30XX has hit Steam Early Access and it is a delight. Even in its very early state, it is a marked improvement over its predecessor 20XX in just about every single way. Not only does it push its central gimmick, “what if a Mega Man game was a roguelike?” even further, but it introduces some much needed quality of life improvements as well as a few modern touches.
Batterystaple's action title really is that straightforward. You choose between two heroes, Nina has an arm cannon and Ace has a laser sword, and you run through a bunch of themed levels while blowing up robot enemies along the way. Some levels have branching paths which lead to powerful upgrades, killing bosses gives you special weapons based on their abilities, and you keep going until you die.
How 30XX shakes things up compared to Batterstaple's previous outing is obvious the minute you start your first run: the art style. While 20XX had its charm, a lot of the art direction could be charitably called workmanlike. The character designs were elegant enough and unique, but the environment and level designs looked generic and interchangeable; barely above something you might see in a fan game. The sequel on the other hand is full to bursting with late 90s visual pop. The sprite work is great, blending into visually complex backgrounds and giving each level it's own coherent aesthetic, ranging from a highly mechanized clockwork city to a cyberspace take on a gothic cathedral.
But none of this comes at the expense of game feel, which retains silky smooth responsiveness and quick satisfying bursts of action. While being a roguelike means levels are randomly generated during each run, every level retains at least two different unique mechanics and systems to keep things interesting. The tech cathedral sports constantly spawning buzz saw enemies, platforms that disappear and reappear in three different colors. Meanwhile the airport level showcases floating cubes that grant you a double jump when passed through and launch pads that throw you into the sky.
This thematic variety even continues to midbosses and recurring level motifs. Some fights might be a prolonged chase sequence or a sort of test of one of the level's distinct enemy or obstacle types. It's honestly impressive how despite these levels being assembled randomly they feel like polished and coherent experiences thanks to these persistent elements.
The real stuff that make things interesting from run to run are your power-ups. While there are straightforward things you can get that just increase your attack power or health, there's a greater focus on upgrades with trade-offs. For example, are you okay with having higher jump and movement speed at the cost of a weaker blaster or do you drop your maximum health and some of your movement speed for stronger base damage? The armor power-ups return as well for some additional spicy variety, but they're now tied to an equipment point system. If the helmet or chest plate value exceeds your point maximum, you can't equip it. Thankfully, you can dismantle these upgrades to increase this value, as well as swap out armor parts as you collect them.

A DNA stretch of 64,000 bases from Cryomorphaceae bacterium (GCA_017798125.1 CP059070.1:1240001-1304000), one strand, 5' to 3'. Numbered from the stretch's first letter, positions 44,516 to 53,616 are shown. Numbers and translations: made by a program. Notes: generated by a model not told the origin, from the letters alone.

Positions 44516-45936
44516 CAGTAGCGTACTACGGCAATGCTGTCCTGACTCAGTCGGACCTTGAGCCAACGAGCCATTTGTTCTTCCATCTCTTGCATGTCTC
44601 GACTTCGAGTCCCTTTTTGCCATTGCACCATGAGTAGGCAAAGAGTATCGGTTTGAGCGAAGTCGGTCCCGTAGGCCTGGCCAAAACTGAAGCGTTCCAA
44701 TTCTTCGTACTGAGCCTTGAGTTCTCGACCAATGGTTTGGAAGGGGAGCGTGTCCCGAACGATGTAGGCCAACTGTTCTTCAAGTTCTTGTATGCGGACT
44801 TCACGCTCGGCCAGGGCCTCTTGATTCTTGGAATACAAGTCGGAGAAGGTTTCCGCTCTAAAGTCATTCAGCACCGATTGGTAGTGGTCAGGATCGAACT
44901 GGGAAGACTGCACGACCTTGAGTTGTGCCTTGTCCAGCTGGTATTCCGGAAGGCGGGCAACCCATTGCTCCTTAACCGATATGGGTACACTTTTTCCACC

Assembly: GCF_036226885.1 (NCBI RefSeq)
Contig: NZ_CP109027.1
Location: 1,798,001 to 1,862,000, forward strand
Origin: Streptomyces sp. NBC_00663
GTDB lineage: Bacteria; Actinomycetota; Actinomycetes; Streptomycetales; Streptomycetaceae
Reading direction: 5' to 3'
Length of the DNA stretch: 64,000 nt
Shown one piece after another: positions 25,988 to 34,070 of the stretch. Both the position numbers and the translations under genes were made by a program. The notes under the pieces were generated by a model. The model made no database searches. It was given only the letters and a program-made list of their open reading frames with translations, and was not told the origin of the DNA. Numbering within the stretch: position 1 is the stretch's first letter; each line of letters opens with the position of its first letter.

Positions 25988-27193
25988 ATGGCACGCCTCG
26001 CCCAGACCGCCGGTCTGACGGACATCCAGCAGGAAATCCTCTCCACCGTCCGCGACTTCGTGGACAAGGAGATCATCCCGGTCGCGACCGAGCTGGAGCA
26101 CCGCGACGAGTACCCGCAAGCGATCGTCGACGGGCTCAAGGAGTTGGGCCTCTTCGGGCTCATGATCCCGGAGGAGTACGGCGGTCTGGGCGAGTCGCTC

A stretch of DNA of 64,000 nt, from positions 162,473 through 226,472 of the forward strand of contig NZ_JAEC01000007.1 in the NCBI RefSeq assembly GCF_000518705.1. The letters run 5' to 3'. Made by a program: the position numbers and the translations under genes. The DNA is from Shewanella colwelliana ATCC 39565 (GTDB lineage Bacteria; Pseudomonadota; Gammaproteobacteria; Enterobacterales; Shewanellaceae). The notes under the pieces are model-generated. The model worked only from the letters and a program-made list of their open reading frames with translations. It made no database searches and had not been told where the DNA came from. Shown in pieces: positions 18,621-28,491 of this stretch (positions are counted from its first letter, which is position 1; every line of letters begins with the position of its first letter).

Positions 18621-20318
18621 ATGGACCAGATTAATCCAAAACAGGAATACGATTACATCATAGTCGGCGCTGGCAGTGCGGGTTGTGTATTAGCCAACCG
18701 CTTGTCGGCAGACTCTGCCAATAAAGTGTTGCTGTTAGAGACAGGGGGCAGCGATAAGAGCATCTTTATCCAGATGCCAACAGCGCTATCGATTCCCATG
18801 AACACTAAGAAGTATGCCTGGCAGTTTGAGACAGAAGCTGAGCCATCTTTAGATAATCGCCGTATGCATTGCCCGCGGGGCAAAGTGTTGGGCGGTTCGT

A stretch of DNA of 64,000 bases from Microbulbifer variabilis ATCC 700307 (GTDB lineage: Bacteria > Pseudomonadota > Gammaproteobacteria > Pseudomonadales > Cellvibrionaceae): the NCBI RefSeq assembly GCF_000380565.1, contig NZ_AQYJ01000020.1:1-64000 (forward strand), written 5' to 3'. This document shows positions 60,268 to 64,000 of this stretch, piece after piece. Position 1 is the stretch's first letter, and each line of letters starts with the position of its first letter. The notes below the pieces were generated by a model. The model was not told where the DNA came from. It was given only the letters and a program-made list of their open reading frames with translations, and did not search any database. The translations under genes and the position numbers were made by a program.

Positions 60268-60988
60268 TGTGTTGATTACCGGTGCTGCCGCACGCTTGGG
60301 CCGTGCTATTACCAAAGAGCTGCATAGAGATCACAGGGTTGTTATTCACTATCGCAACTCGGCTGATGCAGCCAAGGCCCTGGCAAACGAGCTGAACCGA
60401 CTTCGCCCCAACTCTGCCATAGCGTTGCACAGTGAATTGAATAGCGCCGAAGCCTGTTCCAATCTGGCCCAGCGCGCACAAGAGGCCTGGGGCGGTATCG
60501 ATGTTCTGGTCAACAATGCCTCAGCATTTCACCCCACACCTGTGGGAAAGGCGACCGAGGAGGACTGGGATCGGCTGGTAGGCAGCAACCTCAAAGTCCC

The last big feature that 30XX has this time around is it's biggest form of homage: Mega Mode. Playing in this mode dials back the game's roguelike elements and makes the whole experience more conventional. Levels are randomly generated, but they are fixed to a save file, and you can select whichever level you wish to handle in whatever order you like. If you die, you are just sent back to the level select screen, keeping whatever powers or upgrades you got from the last level. It sounds like an easy mode at first, but things are tweaked to maintain a challenge. Power-ups are limited just to armor pick-ups and each level feels almost twice as long compared to a roguelike run. They're small but devious twists, giving Mega Mode it's own retro-inspired spirit.
Finally, I cannot stress how great the ongoing support has been for 30XX. A game being in Early Access is stigmatized for good reason, and there are plenty of horror stories out there of feedback going unheard or design choices happening on the turn of a dime, but Batterystaple has been doing a fantastic job at keeping updates and patches at a steady rate. A lot of these updates are more for optimization and balance tweaking, for some reason the owl boss fight would just instantly die for no reason early on, and only goes to show just how strong a foundation this game has. If you're turned off by Early Access but love anything mentioned so far, just know you'll be in good hands if you take the plunge.
30XX has the potential to be genuine smash hit for players who grew up with Mega Man X and have been craving a roguelike successor. There are some rough technical issues to be found, but it is all built around a primary loop bursting with juice and crackling energy. This is one to watch out for.
TechRaptor previewed 30XX on PC using a copy provided by the publisher. The game is set to release on PC, PlayStation 4, Xbox One, and Nintendo Switch sometime in 2021.